Calibration: A Technician's Guide
Taking the Measure - Apr 24, 2008
Cable starts by defining calibration and related terms such as tolerance, accuracy, zero and span. The purpose of calibration is to ensure the instrument’s measurements are accurate. If the device under test and the standard differ by more than an allowable tolerance, the zero or span may need to be adjusted. The calibration standard may need to be traceable back to a national standard, especially for instruments classified as critical. Typical documentation would include calibration procedures, with various sections and a place to record the results of calibration, most importantly the as-found and as-left readings.
After addressing the basics, Cable gives more detailed considerations for calibrating types of instruments. Thermocouples, like other devices, can be field calibrated, perhaps using a temperature bath, or bench calibrated. The calibration can be done on a single device, such as a transmitter, or through a complete instrument loop. Pressure devices are similarly calibrated. Pressure gages may have several adjustments for the mechanical linkage.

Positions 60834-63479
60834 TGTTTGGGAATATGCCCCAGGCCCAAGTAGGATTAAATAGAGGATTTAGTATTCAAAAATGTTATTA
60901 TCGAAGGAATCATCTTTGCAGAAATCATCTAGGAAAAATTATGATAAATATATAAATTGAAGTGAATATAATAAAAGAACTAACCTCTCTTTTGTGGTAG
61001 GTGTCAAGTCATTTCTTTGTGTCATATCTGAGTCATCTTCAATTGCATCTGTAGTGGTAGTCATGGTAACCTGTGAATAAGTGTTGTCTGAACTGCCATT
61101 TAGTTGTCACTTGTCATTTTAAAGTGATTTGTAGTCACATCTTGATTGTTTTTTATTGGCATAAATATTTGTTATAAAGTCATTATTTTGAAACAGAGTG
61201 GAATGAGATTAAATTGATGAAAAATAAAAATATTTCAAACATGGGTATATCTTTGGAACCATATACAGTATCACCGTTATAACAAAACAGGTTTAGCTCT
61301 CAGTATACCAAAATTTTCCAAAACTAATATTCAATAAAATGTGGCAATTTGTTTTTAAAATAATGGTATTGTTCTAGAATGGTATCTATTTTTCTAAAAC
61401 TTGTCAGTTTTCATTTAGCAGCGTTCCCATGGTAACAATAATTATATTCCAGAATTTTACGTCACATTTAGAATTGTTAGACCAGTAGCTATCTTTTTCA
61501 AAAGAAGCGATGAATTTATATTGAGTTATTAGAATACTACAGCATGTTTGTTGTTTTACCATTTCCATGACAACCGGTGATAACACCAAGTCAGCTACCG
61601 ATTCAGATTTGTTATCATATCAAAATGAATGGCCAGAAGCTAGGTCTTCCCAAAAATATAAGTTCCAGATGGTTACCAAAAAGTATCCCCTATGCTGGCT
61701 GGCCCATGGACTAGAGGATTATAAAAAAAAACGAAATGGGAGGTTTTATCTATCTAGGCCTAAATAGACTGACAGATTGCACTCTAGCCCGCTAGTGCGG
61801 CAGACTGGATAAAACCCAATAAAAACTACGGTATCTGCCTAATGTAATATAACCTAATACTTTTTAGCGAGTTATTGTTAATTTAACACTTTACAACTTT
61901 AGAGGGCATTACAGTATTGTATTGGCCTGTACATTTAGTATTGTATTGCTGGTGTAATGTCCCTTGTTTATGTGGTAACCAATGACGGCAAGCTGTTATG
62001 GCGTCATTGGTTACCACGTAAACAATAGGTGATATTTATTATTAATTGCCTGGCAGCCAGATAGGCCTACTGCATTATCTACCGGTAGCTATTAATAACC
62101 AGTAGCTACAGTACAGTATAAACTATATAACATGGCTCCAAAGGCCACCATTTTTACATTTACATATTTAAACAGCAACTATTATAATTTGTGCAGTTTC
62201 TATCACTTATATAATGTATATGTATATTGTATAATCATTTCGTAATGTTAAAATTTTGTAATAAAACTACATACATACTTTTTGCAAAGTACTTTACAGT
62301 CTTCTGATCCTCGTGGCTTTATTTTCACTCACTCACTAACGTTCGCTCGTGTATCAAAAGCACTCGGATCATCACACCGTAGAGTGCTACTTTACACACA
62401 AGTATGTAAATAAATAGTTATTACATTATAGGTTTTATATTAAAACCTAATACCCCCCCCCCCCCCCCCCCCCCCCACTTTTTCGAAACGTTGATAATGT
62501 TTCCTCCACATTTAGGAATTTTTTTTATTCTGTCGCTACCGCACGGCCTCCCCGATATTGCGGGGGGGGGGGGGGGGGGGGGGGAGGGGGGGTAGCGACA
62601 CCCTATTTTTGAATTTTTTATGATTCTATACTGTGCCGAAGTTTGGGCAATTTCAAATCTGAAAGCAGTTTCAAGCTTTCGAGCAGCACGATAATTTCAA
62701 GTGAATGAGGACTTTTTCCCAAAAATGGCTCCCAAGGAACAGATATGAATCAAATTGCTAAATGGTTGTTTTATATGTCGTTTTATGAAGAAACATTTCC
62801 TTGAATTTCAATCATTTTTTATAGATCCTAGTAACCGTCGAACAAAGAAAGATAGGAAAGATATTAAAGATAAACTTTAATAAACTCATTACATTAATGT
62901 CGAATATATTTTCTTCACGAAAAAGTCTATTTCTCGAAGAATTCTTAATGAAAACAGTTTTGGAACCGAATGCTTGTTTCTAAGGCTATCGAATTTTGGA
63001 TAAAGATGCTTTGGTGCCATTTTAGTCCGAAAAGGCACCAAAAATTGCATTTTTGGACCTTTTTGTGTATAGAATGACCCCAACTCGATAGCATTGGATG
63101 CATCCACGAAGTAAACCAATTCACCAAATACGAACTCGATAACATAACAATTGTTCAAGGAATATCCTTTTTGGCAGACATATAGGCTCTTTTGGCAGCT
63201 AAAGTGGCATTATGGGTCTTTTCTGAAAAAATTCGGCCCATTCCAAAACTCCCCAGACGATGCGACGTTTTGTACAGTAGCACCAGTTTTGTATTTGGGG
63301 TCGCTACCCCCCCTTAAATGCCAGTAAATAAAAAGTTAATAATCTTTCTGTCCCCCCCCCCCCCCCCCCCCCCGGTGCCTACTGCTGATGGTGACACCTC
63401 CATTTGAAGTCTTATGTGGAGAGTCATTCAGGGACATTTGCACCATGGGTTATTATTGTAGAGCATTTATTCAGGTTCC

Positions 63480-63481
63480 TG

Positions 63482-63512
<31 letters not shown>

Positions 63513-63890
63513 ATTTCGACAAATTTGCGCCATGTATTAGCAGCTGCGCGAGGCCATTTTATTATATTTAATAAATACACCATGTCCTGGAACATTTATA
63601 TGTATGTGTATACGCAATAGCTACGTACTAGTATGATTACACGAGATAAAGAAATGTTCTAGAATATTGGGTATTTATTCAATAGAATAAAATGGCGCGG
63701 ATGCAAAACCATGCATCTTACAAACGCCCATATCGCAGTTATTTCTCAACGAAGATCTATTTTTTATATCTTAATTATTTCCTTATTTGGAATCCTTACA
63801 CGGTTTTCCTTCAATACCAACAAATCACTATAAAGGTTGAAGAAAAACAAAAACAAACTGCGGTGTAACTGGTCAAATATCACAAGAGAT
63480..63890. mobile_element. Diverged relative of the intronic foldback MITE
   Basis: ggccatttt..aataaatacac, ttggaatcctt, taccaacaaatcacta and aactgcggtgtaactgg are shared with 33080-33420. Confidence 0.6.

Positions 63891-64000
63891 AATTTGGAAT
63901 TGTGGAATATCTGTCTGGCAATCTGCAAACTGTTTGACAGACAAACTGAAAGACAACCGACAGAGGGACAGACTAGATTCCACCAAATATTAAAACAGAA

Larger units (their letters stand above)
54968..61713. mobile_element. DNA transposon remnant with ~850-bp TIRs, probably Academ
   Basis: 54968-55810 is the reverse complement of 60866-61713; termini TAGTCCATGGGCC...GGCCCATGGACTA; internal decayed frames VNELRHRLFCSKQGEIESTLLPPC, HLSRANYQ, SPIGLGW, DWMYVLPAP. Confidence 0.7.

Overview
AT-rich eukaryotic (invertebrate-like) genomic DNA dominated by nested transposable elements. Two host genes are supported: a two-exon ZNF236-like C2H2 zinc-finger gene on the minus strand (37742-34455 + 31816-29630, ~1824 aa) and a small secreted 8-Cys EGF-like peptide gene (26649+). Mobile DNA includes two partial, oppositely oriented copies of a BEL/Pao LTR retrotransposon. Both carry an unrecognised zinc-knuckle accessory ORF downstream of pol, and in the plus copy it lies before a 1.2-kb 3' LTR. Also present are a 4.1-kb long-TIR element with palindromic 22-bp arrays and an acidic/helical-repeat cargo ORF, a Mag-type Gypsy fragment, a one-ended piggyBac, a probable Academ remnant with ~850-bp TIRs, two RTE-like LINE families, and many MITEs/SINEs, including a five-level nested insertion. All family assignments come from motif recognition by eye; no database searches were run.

Level and flow measurements come in a range of technologies. Level transmitters may have suppressed or elevated zeros. Differential pressure transmitters may be calibrated in the same way as pressure transmitters, but capacitance meters and ultrasonic meters require other methods. Flowmeters can be field calibrated if facilities exist, such as a master meter or bucket test capability. Magmeter transmitters can be calibrated with the right equipment, but it is often necessary to have flowmeter calibrations performed by vendors.
The final chapters cover the calibration of I/P transducers, control valve positioners, and some analytical equipment like pH and conductivity meters. As with the other equipment, the principles of operation are explained and tips on calibration are given.
Calibration: A Technician’s Guide rings true. It clarifies the things that people know and do, and provides some explanation as to why. The book is short, about 110 pages, and extended with example specifications, procedures and tables.
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